Like I Can Love
Pan Macmillan Australia
On a hot January afternoon, Fairlie Winter receives a phone call. Her best friend has just taken her own life.
Jenna Rudolph, 26 years old, has left behind a devoted husband, an adorable young son and a stunning vineyard. But Fairlie knows she should have seen this coming.
Yet Fairlie doesn’t know what Jenna’s husband Ark is hiding, nor does she know what Jenna’s mother Evelyn did to drive mother and daughter apart all those years ago.
Until Fairlie opens her mail and finds a letter. In Jenna’s handwriting. Along with a key.
Driven to search for answers, Fairlie uncovers a horrifying past, a desperate mother, and a devastating secret kept by those she loves the most.
Heartbreaking and terrifying, Like I Can Love explores love in all its forms – from the most fragile to the most dangerous – and the unthinkable things we do in its name.
One of the hardest things to do is to review a book you really love without spoilers! I loved this book!!!
This is a book that will pierce no rip out your heart. It is a book that will have you air pumping shouting YES YES YES I GET IT! I sincerely hope you do to because that is what we need – more people to understand this issue. (No spoilers here).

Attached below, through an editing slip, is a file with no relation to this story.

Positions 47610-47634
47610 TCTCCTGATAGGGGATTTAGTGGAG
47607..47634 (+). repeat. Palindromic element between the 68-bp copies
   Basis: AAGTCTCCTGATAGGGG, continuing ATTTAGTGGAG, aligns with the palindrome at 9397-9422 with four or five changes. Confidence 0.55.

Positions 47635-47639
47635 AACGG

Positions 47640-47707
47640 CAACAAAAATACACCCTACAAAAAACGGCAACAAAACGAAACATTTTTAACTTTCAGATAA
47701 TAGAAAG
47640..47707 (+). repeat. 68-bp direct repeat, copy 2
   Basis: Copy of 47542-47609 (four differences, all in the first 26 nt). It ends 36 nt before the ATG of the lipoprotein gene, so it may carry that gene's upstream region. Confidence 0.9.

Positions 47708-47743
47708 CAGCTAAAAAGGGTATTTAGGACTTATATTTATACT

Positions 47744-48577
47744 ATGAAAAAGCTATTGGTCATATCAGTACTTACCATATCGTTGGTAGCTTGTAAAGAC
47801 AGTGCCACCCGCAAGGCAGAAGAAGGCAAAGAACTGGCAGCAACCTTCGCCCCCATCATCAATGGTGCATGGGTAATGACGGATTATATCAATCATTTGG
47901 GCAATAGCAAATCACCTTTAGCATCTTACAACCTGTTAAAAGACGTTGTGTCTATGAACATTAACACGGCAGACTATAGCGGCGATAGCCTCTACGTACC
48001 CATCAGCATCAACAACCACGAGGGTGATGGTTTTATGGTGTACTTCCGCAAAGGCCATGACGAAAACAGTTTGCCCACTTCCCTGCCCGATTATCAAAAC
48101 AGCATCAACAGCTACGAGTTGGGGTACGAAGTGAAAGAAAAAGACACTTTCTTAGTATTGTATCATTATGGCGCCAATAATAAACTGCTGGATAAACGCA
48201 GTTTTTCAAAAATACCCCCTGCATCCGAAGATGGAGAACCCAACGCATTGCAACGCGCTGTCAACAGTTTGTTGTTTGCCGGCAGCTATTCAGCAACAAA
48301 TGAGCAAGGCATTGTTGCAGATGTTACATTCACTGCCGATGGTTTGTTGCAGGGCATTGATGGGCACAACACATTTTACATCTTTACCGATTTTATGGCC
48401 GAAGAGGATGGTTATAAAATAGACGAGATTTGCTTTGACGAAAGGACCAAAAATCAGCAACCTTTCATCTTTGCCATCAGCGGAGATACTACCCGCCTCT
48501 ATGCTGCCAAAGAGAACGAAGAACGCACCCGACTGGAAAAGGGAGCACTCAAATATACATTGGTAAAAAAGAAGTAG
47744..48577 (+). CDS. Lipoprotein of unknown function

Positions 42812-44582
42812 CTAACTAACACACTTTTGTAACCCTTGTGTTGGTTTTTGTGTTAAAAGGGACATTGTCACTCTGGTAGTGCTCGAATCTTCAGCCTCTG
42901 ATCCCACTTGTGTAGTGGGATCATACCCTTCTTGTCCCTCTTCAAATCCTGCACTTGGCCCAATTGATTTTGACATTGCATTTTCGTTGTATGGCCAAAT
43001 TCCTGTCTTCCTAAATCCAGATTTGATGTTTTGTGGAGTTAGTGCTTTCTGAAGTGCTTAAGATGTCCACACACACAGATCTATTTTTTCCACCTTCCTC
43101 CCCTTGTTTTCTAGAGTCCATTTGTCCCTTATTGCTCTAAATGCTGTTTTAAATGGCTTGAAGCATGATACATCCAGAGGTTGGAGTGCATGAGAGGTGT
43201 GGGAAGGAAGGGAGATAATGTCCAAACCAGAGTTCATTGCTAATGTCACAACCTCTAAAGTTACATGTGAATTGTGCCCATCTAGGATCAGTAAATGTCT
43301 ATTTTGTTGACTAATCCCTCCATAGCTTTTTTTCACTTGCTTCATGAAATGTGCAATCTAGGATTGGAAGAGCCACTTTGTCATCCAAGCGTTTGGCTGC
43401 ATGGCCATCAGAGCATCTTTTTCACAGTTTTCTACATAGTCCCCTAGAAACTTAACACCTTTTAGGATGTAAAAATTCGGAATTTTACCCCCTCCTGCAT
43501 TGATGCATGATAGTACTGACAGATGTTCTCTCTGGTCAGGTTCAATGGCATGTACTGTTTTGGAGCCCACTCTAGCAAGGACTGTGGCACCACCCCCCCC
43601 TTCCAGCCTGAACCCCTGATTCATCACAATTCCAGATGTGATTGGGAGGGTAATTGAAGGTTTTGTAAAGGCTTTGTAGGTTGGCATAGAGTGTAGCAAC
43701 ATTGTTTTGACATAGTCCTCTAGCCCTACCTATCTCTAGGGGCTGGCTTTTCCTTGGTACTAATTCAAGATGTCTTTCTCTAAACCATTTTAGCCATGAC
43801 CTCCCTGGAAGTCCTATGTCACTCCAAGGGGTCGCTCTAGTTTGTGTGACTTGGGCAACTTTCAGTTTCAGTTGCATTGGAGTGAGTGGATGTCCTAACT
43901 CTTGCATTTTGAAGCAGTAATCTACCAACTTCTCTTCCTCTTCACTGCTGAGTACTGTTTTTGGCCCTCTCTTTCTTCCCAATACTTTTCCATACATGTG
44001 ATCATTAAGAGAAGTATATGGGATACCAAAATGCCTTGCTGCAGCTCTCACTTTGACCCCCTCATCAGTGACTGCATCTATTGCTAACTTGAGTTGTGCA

So maybe I had better try and articulate my feelings about this book – for it is a book about feelings – and whilst the title may allude to a rosy happy ever after love story – this isn’t. Yet this is a story about love, about relationships; about best friends for ever love, about mothers and daughters, men and women, husbands and wives and soul mates, and children and other stuff that will remain nameless until you to have read the book.
It is also a story of manipulation, intimidation, greed and control and…love. The psychological suspense is palpable. The opening begins with Fairlie’s ordinary day imploding after receiving a call to advise her that her best friend has just committed suicide. What a great opening hook – now we want to know the how, where and why. The why is oh so important! And slowly a three dimensional picture is revealed.
This is domestic noir at its very best. This book stands proudly next to my favourite book Into the Darkest Corner by Elizabeth Haynes. It is not as violent as Elizabeth Haynes’s book but it is as credible, and as compulsive a read and as shocking a read as Into the Darkest Corner. I don’t think I can give a book any higher praise.
Read this and have your eyes opened. Read this and understand. Read this and be consumed by the emotions that you cannot hold back. Just read it!
PS I can predict an award or two in the future for this book and writer.